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By Sonya A. Donaldson
Times may have changed, but one thing has remained constant: Each year, thousands of African American teens and parents will sit down to make the big decision about which college to attend. Typically, families base their choices on several factors: overall cost, financial aid package, location, and the school’s academic reputation. For some students, the decision is clear-cut. Yet, families often overlook another essential factor–whether a school is the right fit for the student.
So how do you know which college is best? What qualities should you look for? This article will answer those questions. We’ve provided help from experts and notable alums of some of the schools that made this year’s list of BLACK ENTERPRISE’s Top 50 Colleges for African Americans. We polled graduates of historically black colleges and universities (HBCUs), as well as those who attended predominantly white institutions to get their take on what makes a school the right one. These alumni, who hail from a wide variety of schools and careers (such as publishing, entertainment, education, and technology), also provide practical advice for students. The idea behind this story is that with the benefit of hindsight and foresight, students will have a broad range of issues to consider beyond cost.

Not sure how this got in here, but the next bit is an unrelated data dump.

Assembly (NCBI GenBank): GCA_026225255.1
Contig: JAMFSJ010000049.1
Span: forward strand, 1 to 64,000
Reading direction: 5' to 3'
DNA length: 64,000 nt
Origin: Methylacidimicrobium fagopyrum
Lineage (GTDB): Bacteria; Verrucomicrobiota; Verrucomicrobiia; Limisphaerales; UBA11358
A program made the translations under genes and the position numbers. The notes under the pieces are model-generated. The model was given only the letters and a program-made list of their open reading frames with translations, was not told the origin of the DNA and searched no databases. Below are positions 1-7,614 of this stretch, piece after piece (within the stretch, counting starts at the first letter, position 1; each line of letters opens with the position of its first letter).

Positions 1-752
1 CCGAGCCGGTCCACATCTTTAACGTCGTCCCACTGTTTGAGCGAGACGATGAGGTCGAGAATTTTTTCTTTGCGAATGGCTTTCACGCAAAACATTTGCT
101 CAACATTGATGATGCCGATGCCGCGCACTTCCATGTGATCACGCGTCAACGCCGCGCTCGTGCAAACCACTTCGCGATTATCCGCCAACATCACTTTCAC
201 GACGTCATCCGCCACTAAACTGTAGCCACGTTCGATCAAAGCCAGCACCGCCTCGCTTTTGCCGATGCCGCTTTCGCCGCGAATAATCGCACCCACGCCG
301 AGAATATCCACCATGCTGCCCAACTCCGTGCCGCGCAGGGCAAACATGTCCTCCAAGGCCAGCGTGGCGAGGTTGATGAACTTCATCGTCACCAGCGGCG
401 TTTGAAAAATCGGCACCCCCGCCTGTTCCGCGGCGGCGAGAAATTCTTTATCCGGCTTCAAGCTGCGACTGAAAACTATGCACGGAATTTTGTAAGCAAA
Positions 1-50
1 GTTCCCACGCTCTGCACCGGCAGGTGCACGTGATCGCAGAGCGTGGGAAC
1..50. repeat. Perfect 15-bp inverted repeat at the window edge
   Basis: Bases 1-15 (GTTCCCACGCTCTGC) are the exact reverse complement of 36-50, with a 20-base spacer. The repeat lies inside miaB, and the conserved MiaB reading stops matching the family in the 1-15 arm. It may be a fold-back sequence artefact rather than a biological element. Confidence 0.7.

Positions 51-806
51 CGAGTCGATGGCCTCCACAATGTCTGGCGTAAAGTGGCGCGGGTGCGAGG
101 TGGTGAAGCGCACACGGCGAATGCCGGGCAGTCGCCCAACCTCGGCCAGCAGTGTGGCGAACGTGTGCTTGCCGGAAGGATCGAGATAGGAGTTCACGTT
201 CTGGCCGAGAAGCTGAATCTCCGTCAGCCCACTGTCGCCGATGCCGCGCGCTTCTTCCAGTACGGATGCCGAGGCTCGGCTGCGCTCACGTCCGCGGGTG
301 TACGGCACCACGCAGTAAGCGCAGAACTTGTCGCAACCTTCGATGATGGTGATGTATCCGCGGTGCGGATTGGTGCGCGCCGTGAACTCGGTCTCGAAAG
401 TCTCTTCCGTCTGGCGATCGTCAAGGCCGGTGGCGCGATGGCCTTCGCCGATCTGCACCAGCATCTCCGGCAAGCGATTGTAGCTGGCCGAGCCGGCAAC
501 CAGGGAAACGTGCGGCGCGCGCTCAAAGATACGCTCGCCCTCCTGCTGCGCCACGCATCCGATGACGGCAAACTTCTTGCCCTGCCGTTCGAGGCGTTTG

As in the past, this year’s list of Top 50 Colleges for African Americans offers a wealth of choices, and we provide tools and information to help families weigh their options. (Be sure to log on to www.blackenterprise .com for additional information, and visit our virtual college campus for tips on saving for college, scholarship information, and more.) This year, the list is more essential than ever. According to Minorities in Higher Education 2001–02: Nineteenth Annual Status Report by the American Council on Education, enrollment of students of color at the nation’s colleges and universities rose 48% between 1990 and 1999, with African Americans making up nearly 11% of all college students. Despite this, black students still lag behind their white counterparts in degree attainment. The issue, then, is not simply a matter of being accepted and going to college but also about making sure the school meets the particular needs of a student.
FINDING A FIT
For high school students, the prospect of leaving the nest to fend for themselves is, well, scary. New cities, new people, and new experiences can be overwhelming. Before deciding on a school, it’s a good idea to make sure a student knows which kind of environment is best for him or her. While the allure of a large university may be strong because of its name, it might not be the best for a student who flourishes in a small environment. Likewise, a small, suburban college might not be the best fit for a student who is more comfortable in the city. “Different colleges are like different communities,” says Carol T. Christ, president of Smith College in Northampton, Massachusetts. “It’s important for the student to know himself and for parents to know their kid and understand the kind of